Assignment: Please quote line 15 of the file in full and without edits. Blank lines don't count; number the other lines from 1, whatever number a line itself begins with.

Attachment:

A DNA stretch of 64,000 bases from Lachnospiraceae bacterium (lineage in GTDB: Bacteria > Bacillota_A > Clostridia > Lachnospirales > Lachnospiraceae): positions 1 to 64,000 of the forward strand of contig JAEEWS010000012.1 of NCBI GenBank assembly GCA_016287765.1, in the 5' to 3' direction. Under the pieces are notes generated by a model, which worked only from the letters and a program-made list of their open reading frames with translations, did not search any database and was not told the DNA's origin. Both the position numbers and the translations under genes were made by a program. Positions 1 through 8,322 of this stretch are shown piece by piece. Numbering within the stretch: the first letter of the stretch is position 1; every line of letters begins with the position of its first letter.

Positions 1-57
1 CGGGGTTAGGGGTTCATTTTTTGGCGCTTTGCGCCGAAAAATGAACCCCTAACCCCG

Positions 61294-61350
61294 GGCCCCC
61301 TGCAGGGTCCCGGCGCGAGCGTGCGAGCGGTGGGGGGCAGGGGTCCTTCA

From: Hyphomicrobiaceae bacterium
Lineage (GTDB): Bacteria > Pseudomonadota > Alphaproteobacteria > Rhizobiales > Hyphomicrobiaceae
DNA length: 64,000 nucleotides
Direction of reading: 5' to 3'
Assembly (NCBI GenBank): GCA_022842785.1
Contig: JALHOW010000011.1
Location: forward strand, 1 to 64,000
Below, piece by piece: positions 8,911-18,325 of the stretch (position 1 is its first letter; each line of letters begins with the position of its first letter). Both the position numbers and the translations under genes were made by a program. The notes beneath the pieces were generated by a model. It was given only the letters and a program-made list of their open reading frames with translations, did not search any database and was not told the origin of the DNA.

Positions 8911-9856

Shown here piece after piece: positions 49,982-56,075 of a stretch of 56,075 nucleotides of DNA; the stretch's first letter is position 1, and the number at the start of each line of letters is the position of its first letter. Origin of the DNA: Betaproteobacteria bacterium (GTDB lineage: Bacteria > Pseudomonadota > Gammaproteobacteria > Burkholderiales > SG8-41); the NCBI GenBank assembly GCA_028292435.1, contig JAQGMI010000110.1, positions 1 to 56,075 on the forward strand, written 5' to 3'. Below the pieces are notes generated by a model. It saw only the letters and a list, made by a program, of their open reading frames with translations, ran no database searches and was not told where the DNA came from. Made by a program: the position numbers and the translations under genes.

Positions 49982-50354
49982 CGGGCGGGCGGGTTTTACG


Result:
Positions 8911-9856